"The Colonel's Dream," by Charles W. Chesnutt: Doubleday, Page & Co.
"To the great number of those who are seeking, in whatever manner or degree, from near at hand or far away, to bring the forces of enlightment to bear upon the vexed problems which harass the South, this volume is inscribed with the hope that it may contribute to the same good end." Chesnutt's new story, "The Colonel's Dream," which is now in process of publication.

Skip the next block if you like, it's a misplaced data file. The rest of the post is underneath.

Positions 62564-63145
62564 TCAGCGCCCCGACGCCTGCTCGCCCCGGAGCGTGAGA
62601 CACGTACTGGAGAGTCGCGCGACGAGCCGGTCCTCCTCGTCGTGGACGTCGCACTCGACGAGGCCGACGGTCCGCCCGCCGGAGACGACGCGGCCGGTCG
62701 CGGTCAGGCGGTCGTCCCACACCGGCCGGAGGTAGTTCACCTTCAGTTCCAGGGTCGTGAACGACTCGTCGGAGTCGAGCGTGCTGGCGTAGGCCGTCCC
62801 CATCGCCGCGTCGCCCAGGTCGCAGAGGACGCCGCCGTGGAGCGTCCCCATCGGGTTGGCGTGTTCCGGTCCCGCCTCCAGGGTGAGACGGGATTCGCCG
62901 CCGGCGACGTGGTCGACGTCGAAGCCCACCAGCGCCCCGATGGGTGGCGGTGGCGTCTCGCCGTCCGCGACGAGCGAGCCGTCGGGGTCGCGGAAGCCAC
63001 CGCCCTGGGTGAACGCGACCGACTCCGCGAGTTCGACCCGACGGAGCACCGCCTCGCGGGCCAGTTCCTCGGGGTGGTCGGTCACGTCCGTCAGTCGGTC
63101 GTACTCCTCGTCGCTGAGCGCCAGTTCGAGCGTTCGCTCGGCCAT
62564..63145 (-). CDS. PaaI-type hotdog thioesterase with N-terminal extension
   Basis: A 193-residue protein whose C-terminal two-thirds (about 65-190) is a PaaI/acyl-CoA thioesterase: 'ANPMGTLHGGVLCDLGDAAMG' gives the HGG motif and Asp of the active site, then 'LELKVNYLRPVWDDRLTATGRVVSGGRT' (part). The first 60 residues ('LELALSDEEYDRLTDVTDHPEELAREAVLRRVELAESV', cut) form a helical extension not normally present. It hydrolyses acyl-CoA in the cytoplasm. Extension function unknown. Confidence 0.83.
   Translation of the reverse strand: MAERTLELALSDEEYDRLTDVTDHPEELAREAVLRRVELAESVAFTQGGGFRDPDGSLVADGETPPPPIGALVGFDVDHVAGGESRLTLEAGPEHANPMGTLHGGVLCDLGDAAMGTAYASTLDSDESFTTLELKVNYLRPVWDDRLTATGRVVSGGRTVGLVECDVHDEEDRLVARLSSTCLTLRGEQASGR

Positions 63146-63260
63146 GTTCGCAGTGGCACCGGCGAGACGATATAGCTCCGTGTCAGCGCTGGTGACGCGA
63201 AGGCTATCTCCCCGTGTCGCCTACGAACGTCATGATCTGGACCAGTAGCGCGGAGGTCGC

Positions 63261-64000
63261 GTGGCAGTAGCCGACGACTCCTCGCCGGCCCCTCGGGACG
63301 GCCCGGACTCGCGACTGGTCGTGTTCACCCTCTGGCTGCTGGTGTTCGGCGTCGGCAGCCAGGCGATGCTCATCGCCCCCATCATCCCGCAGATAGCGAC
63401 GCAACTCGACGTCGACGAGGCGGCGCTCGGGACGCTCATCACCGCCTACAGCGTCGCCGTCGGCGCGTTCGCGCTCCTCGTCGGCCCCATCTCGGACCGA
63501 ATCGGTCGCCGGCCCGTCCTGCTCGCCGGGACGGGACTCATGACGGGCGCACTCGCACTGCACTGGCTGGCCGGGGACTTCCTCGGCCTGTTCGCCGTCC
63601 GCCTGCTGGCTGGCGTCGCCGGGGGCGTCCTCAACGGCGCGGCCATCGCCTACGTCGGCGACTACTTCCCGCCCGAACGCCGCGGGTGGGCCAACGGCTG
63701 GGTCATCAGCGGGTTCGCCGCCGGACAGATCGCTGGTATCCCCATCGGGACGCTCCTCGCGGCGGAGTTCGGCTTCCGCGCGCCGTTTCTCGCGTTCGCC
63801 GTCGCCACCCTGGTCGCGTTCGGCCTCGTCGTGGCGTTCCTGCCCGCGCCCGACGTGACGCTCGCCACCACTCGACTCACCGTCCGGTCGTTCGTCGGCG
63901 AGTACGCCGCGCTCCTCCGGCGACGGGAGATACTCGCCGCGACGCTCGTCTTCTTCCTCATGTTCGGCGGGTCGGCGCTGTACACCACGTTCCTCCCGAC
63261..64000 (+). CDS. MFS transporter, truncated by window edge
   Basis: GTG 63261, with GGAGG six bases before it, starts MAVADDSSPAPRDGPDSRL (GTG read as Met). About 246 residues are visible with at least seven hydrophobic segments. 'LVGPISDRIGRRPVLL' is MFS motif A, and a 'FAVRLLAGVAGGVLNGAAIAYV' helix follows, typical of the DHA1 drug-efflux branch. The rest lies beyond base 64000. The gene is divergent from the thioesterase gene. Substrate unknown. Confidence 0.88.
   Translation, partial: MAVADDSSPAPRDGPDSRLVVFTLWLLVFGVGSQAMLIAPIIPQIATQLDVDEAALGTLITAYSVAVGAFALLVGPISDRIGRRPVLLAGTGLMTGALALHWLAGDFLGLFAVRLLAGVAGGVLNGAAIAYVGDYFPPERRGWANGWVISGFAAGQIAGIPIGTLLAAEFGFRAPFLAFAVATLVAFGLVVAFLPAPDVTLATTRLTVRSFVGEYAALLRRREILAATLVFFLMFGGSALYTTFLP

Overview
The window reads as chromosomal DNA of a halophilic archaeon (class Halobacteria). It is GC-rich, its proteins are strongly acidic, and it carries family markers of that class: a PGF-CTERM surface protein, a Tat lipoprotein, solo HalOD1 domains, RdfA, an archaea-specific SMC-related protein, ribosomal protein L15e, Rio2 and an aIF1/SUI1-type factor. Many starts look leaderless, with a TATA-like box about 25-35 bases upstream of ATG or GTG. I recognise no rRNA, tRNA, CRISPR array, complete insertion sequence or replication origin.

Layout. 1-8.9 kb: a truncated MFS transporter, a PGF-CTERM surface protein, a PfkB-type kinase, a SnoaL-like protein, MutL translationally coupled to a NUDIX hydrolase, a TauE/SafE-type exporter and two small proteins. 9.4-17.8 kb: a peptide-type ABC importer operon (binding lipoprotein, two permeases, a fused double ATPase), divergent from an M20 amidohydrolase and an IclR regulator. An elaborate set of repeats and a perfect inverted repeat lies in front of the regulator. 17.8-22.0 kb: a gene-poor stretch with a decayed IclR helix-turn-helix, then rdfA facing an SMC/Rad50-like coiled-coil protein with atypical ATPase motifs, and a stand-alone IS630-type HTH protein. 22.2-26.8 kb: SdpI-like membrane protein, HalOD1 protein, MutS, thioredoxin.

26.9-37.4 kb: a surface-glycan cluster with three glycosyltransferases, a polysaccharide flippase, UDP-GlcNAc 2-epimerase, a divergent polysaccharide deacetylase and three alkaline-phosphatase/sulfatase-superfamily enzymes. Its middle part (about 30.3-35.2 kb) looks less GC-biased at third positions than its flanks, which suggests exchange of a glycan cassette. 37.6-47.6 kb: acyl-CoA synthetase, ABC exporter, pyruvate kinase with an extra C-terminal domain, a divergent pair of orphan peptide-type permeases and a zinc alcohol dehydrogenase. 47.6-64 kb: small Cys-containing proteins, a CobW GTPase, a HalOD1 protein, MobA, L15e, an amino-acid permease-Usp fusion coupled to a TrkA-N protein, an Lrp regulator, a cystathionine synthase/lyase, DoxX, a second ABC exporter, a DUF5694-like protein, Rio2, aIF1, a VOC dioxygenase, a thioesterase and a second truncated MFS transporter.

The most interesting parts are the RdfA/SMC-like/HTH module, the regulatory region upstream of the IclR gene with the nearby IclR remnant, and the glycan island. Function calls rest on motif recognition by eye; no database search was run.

Judging from the advance sheets of the volume this story is bound to be interesting. And if Mr. Chesnutt has written with his accustomed insight, it ought to contribute appreciably to the "good end" of a proper understanding of the racial problem.
The tale on which the story is built is that of the return to his native Southland of a business man who has made his fortune in New York city. In his new invironment the conflict between his businesslike ways and the ways of the old-fashioned people cause both comedy and tragedy. Apparently a study of the change from the old South to the new South? We await the publication of this book with much interest.